Finding x

The funny thing about x
is that one moment it’s found
only to go missing the next time around.

Part I

My grandmother found x in a man
who puffed and puffed and shook her bones
with his voice. He grabbed her by the ribs
and said he was taking back what God had stole.
She saw the equation solved and complicated again
every time he said he loved her.
She could never tell who he was saying it to.

Part II

My mother found x in her children.
The x comes in infrequent, but savory scraps
of mothers-day cards and kisses goodnight.
But when our x is so faithless, I think she goes
looking in the Christian radio station.

Part IV
My sister found x in herself when she said
she’d never let another man touch her.
My grandmother laughed and cried that night.
She knows that x in our hands and hearts is like
finding x in candles that will always need to be
replaced and relit.

Part V

I found x in a Sunday service.
It was at the alter where I cried
and didn’t know who I was mourning.
It was underneath the pews.
It was in the stained-glass portrait
of a man who could’ve been my friend
if only he was around more often.
The funny thing about God is that I thought I found Him,
only for him to go missing from His tomb.


Between First Avenue and Bedford

I’ve been riding this train
for a very long time now,
much longer than the woman
who just got on. While all stand clear,
the doors close, and we
are locked in this silver eel together.
It is two minutes beneath the East
River until the next stop and I feel
the pressure pounding, my ears popping,
and her eyes perusing the train
as if it is her first time. She has goldfish eyes.
They are wide and forgetful eyes. 
Dark and beautifully unforgettable eyes.
This journey will always be new for her.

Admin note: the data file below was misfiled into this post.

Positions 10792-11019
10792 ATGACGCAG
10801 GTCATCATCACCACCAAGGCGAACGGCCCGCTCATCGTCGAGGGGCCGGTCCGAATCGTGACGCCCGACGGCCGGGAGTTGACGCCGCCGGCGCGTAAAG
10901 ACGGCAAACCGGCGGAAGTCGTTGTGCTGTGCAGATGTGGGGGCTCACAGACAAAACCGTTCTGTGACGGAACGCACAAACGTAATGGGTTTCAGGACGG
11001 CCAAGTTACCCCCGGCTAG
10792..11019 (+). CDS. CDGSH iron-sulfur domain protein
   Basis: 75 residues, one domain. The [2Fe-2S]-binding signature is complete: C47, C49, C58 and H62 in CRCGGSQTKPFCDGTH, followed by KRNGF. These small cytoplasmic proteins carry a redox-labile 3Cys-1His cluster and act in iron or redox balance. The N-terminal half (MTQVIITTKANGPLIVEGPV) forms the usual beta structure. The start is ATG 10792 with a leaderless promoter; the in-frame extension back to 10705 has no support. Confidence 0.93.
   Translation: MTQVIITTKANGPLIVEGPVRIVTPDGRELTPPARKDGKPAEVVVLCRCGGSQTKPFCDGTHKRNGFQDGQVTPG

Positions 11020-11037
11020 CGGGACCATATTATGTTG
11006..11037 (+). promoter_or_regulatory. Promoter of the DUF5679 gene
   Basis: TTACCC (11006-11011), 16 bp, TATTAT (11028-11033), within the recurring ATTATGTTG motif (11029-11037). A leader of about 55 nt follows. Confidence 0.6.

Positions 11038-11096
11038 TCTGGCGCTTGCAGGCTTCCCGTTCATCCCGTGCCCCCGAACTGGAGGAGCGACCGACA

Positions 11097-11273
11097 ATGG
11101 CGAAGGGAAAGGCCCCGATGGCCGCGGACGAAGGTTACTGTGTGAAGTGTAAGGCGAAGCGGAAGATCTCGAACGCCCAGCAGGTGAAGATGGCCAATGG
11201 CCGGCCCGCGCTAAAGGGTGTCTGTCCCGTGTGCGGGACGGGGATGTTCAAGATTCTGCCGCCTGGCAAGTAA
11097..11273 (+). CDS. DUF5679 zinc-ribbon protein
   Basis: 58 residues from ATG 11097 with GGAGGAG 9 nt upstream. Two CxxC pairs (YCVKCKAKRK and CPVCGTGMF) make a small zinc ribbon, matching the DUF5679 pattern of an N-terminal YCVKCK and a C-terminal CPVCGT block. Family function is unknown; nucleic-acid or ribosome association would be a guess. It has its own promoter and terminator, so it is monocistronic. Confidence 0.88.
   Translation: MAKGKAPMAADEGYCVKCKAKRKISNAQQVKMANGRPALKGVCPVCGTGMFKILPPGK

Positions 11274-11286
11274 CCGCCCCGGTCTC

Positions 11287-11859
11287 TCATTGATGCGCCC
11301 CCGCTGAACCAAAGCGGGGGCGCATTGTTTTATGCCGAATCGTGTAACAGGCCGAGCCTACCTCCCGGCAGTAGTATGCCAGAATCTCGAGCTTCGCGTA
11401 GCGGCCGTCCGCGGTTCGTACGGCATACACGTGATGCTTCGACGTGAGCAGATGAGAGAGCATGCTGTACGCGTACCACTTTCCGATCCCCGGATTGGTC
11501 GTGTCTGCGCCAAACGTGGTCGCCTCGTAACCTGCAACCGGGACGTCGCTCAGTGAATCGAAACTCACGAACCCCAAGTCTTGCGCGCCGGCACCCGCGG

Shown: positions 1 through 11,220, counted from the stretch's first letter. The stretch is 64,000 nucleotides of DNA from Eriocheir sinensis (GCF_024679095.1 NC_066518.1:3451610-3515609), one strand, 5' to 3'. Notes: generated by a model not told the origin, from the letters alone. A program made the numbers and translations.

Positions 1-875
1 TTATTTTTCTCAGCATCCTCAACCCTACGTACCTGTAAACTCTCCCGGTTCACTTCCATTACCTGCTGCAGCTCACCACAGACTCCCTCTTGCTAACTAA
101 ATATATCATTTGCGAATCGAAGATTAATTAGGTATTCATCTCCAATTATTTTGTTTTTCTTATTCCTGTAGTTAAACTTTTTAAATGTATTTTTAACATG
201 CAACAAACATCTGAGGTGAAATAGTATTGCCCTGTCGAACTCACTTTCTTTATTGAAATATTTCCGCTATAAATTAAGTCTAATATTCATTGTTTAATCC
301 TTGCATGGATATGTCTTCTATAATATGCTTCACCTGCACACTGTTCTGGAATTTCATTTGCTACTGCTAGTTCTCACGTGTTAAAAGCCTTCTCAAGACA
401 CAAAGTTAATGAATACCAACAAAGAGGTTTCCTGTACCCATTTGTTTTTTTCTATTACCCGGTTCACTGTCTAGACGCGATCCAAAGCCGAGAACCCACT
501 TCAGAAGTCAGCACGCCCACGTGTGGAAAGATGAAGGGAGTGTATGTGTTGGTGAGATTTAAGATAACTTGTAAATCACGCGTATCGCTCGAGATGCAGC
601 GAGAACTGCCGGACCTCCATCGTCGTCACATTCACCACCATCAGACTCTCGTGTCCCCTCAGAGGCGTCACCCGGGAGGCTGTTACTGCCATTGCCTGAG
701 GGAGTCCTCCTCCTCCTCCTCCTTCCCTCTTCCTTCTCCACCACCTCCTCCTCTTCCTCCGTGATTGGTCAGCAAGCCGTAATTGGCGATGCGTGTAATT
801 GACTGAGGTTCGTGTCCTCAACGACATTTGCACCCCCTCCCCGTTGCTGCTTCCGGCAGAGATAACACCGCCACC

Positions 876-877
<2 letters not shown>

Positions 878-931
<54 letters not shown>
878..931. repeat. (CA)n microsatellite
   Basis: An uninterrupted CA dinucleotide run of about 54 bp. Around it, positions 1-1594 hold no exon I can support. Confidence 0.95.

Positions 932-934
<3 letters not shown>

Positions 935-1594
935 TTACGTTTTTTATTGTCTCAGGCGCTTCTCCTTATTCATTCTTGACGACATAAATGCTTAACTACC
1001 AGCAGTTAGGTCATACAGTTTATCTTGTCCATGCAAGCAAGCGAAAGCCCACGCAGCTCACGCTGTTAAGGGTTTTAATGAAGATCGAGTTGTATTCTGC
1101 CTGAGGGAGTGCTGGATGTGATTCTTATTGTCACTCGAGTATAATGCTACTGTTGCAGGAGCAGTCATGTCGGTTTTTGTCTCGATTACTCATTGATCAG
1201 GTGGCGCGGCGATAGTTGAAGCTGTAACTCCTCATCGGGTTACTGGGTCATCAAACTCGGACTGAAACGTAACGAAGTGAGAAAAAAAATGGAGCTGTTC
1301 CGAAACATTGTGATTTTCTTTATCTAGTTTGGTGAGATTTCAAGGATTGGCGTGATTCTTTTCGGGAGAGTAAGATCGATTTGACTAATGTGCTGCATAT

I think of talking to her, ask her what
book she’s reading. But all my thought
drift upward like hot air, and seep through
the cement and cement to drown, unheard,
in the East River.

As the train arrives at Bedford Avenue,
I am tired and the train lulls me to sleep.
My eye close like a camera lens,
but no photo for memory is saved.
When I wake up, she is gone. But,
I know tomorrow she’ll be back with those
glassy refreshing eyes. God’s most beautiful
anointment, those youthful Goldfish eyes.

New York in Short

after the night has ended, before

the sun rises I sit and think about

believing. something, anything to believe.

stories like my own, told by someone

who can tell them better than I can.

everyone else has long gone home,

likely sleeping off the memories

of bad jokes and misunderstandings

quiet quarrels, fighting words

wisely left deep in the throat.

but I am awake with the cricket,

with the moon whose crater filled

face reminds me of the boulders

in central park. I’ve never been

but I wouldn’t mind going. Earth

science taught me that they were

dropped by glaciers during the ice age,

an unwanted child, left on the steps

of a church it would help build.

there are so many unwanted ones

in new york. outcasts from one place

or another looking to build their temple

in the sand, where it may unscramble

the riddles of piety. where it may

crumble to the satisfaction of

its attendants, releasing all the

mystery of mysticism that

the orthodox would follow.

tearing the labels of the label maker